As part of our ongoing series on driving adoption, we have compiled some of the best stories and tips from our customers on activities that have helped them drive adoption of collaboration technologies.
Make it fun!
Regan Earl, the Collaboration Architect at Abbvie, helped his company drive adoption by making it fun. They produced several pieces of desktop swag – such as phone holders, mouse pads, and more with the collaboration landing page URL and some text to get people motivated. They also had fun videos and emails periodically sent out to the company to educate and train users on the new tech as it rolled out.
Roll it out to EVERYONE!
One method to increase usage is just to make everyone a user. We have seen mixed success on this (mainly because it is usually the most expensive way to get users), but people that have done it well have stated that it helped grow adoption because it removed confusion on which tool to use. It also made the rollout of training and messaging much simpler as well since it was one consistent message. As a bonuse, if you give everyone the same tool, they can also help each other figure out how to use it.
Make it available by request only
This is the exact opposite approach, and it allows you to “control the message.” We have a large technology company who did this by leveraging the same system that users have to request any tool – like headsets, laptops, and even chairs – to allow users to self-select their collaboration tool. They also pulled a neat trick of automating provisioning using scripts so that it minimized the involvement of IT resources to get a new desktop collaboration app spun up at thousands of users. They then communicated about the new tool via several HR newsletters and executive broadcasts to help drive business impact. Later, thanks to Vyopta, they were able to target specific departments that had a good use case and lower than average adoption via more detailed emails and incentive programs. This allowed them to deploy with probably the lowest cost per user overall AND gather a lot of feedback about user experience as well.
Provide Great documentation
Everyone is familiar with laminated instructions on the conference table, but you can also play with the idea of built-in screensavers on projectors or monitors in rooms that include directions. Another great documentation trick is to edit the admin settings for whatever meeting service you use and add custom text for making calls (like dialing 9 before any number).
Have a “UC Day”
Have a UC day. I had a customer that had a whole afternoon dedicated for employees to come and try the video rooms and units. There was hands-on training and documentation handed out. In addition, there were food and prizes. It was a big success and really overcame most of the objections that people have in using new technologies for the first time.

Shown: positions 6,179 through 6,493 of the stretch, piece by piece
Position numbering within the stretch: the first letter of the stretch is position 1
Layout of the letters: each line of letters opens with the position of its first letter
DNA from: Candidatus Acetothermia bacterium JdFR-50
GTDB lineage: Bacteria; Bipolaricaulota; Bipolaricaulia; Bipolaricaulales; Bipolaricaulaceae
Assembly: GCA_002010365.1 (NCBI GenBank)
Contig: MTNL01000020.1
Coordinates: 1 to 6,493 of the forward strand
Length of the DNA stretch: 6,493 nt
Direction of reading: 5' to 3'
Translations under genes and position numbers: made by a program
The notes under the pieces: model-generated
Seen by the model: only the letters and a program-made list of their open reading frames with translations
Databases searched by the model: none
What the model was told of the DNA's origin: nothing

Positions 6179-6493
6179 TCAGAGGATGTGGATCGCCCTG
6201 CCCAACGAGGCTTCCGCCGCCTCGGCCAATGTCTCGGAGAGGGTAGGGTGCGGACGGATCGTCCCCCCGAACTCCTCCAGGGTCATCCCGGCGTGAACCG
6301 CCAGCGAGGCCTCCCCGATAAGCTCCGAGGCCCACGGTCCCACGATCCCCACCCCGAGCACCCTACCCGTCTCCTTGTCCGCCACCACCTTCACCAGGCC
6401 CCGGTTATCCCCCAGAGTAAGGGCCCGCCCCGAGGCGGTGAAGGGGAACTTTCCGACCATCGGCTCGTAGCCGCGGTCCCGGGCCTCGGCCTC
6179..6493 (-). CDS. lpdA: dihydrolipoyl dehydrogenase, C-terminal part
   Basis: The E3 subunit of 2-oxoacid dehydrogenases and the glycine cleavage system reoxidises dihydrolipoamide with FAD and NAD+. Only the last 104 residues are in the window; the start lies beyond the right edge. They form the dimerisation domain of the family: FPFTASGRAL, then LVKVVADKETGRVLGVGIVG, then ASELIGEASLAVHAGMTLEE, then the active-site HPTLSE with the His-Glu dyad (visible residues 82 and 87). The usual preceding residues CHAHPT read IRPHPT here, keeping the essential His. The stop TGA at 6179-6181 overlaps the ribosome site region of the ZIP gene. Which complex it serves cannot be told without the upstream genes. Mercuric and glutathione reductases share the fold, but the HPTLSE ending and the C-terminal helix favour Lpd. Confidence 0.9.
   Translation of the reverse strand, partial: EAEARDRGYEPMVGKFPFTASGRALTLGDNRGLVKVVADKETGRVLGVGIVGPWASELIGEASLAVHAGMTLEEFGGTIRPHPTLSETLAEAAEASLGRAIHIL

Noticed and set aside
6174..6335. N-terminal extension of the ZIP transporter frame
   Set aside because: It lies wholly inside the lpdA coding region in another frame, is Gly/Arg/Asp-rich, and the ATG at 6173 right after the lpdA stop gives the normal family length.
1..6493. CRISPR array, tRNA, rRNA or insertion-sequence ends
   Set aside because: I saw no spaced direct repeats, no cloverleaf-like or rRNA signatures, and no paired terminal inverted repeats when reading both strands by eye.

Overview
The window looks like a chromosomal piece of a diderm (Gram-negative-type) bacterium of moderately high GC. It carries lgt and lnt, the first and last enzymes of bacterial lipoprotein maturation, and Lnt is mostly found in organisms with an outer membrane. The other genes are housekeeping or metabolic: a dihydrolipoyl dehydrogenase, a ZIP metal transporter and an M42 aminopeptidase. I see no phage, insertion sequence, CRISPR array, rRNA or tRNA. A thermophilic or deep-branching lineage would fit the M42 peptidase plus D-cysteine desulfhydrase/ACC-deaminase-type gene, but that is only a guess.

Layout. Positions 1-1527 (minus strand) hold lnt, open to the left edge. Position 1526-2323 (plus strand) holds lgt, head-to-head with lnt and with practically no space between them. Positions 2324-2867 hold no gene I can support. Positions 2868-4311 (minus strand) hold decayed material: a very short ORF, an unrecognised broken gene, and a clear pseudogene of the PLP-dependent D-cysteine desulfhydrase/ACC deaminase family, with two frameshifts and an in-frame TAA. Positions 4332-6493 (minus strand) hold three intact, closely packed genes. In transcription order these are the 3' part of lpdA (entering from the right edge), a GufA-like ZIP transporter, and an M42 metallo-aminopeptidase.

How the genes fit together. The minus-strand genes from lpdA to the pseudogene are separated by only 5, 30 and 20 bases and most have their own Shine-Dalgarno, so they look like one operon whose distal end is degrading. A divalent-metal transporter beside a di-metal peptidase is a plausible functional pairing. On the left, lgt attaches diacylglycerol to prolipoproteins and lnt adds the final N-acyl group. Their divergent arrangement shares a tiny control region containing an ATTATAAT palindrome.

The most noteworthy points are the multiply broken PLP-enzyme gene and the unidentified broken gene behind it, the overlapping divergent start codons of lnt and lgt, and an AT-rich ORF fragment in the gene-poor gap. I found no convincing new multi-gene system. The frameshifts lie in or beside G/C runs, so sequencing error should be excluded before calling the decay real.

There are many options to automate portions of the collaboration user experience. We had a customer that used a scheduling application to create an “auto-join” capability for calls to start in the room at the exact same time that the meeting started. This accomplished the goal of completely removing the meeting start time delays that seem to plague many new technology rollouts. It also focused employees on ending meetings on time as well.
Another way to automate meetings is to automatically add the most appropriate joining instructions to the invite. There are many scheduling apps that do this. Also, this is where you can customize instructions to add best practices for your organization. However, it is important to be concise because adding tons of text instructions or numbers for every region can make the instructions hard to use quickly, especially when people are joining from mobile devices.
Incentivize and Praise Power Users
One excellent tool is to use examples from peers of your target users. Gather and share quotes about how adopting the new technology has improved productivity or quality of life. It shouldn’t take much digging to find this type of information. You can run a simple report in Vyopta to identify top users. People today really respect peer opinions and reviews more than any marketing or “educational” material, so it’s all about encouraging evangelism from power users. If you do it right, you can even “deputize” these power users to help overcome user experience problems and have them educate others.
That’s all for the advice today! Let us know if you have any best practices by emailing firstname.lastname@example.org. Also, feel free to ask any more details about the ideas mentioned above.